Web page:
Dr. Shadman on the Efficacy of Venetoclax in CLL

Mazyar Shadman, MD, MPH
Published: Monday, Aug 19, 2019



Mazyar Shadman, MD, MPH, assistant member, Clinical Research Division, Fred Hutchinson Cancer Research Center, assistant professor, Medical Oncology Division, University of Washington School of Medicine, and attending physician, Hematologic Malignancies, Seattle Cancer Care Alliance, discusses the efficacy of venetoclax (Venclexta) in chronic lymphocytic leukemia (CLL).

The BCL-2 inhibitor is being tested in many hematologic malignancies. In multiple myeloma, the FDA placed a hold on all clinical trials examining the agent due to toxicity concerns. Although the hold on venetoclax has been lifted for certain trials, there is still no indication for it in the disease. The drug has also shown a lot of activity in mantle cell lymphoma (MCL) as a single agent and in combination, says Shadman.

In CLL, some high-risk patients have genetic abnormalities that make the CLL cells resistant to the normal death mechanisms in the cancer cells. Because venetoclax works by inducing apoptosis related to BCL-2—a protein that's highly expressed in CLL—high responses have been observed irrespective of risk status. The same principle applies to lymphoid malignancies, adds Shadman, specifically MCL. Venetoclax currently has an indication in CLL as well as acute myeloid leukemia, but its use may be expanded to other diseases pending further investigation.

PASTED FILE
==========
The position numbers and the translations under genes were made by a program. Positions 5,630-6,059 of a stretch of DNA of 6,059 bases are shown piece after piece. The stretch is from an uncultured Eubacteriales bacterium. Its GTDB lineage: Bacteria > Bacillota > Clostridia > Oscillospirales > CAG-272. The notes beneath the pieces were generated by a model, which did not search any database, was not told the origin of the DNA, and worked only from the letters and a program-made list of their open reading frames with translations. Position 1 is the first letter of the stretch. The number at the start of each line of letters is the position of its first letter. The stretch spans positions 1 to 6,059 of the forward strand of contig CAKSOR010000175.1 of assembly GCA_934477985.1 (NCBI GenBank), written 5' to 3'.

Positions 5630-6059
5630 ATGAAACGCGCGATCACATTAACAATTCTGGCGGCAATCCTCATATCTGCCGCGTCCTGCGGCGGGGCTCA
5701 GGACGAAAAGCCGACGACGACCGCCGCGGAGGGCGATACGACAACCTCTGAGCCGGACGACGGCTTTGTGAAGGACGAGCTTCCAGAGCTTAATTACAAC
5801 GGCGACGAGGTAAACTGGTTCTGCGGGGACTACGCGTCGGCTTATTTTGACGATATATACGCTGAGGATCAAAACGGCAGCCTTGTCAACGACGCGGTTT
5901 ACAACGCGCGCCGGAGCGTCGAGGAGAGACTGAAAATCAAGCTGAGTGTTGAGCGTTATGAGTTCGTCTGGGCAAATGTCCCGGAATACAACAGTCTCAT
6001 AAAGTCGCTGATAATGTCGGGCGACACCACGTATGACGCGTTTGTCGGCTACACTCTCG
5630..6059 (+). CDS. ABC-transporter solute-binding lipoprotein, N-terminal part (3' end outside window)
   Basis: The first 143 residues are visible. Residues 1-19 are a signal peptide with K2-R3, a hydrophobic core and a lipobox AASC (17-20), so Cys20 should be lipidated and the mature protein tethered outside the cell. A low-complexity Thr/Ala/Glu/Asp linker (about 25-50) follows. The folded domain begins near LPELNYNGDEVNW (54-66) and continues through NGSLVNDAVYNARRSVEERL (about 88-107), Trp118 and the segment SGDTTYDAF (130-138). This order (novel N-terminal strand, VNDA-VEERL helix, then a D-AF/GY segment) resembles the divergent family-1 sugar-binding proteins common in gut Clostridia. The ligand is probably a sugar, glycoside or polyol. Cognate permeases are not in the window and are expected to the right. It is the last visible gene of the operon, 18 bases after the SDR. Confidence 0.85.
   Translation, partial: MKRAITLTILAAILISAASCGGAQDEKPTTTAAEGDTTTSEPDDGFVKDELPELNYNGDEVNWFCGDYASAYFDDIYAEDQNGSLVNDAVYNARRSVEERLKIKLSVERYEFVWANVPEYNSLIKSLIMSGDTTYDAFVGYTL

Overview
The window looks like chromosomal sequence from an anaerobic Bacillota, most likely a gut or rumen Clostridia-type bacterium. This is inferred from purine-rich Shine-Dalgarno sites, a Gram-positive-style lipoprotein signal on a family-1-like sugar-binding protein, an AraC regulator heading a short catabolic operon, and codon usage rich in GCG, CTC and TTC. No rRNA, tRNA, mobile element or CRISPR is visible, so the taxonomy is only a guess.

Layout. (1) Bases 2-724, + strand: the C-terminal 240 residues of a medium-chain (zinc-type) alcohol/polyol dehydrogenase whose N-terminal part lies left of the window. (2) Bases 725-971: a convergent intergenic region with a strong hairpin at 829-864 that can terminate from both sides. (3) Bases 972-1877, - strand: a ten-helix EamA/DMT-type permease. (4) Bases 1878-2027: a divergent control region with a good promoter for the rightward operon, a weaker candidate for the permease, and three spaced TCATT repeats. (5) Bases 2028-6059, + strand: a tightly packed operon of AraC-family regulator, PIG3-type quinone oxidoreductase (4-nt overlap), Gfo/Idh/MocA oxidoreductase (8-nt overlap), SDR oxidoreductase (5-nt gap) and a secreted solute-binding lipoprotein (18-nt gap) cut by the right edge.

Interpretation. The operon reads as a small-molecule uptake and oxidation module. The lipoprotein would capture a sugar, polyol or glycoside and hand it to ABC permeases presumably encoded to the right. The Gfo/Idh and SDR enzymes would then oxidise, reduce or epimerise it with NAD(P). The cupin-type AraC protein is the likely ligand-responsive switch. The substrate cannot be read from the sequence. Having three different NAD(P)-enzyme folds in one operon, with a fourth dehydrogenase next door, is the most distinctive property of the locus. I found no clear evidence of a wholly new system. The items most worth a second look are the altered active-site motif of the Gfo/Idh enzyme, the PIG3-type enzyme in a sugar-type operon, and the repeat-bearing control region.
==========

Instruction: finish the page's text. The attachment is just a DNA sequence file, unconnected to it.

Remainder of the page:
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Mazyar Shadman, MD, MPH, assistant member, Clinical Research Division, Fred Hutchinson Cancer Research Center, assistant professor, Medical Oncology Division, University of Washington School of Medicine, and attending physician, Hematologic Malignancies, Seattle Cancer Care Alliance, discusses the efficacy of venetoclax (Venclexta) in chronic lymphocytic leukemia (CLL).

The BCL-2 inhibitor is being tested in many hematologic malignancies. In multiple myeloma, the FDA placed a hold on all clinical trials examining the agent due to toxicity concerns. Although the hold on venetoclax has been lifted for certain trials, there is still no indication for it in the disease. The drug has also shown a lot of activity in mantle cell lymphoma (MCL) as a single agent and in combination, says Shadman.

In CLL, some high-risk patients have genetic abnormalities that make the CLL cells resistant to the normal death mechanisms in the cancer cells. Because venetoclax works by inducing apoptosis related to BCL-2—a protein that's highly expressed in CLL—high responses have been observed irrespective of risk status. The same principle applies to lymphoid malignancies, adds Shadman, specifically MCL. Venetoclax currently has an indication in CLL as well as acute myeloid leukemia, but its use may be expanded to other diseases pending further investigation.



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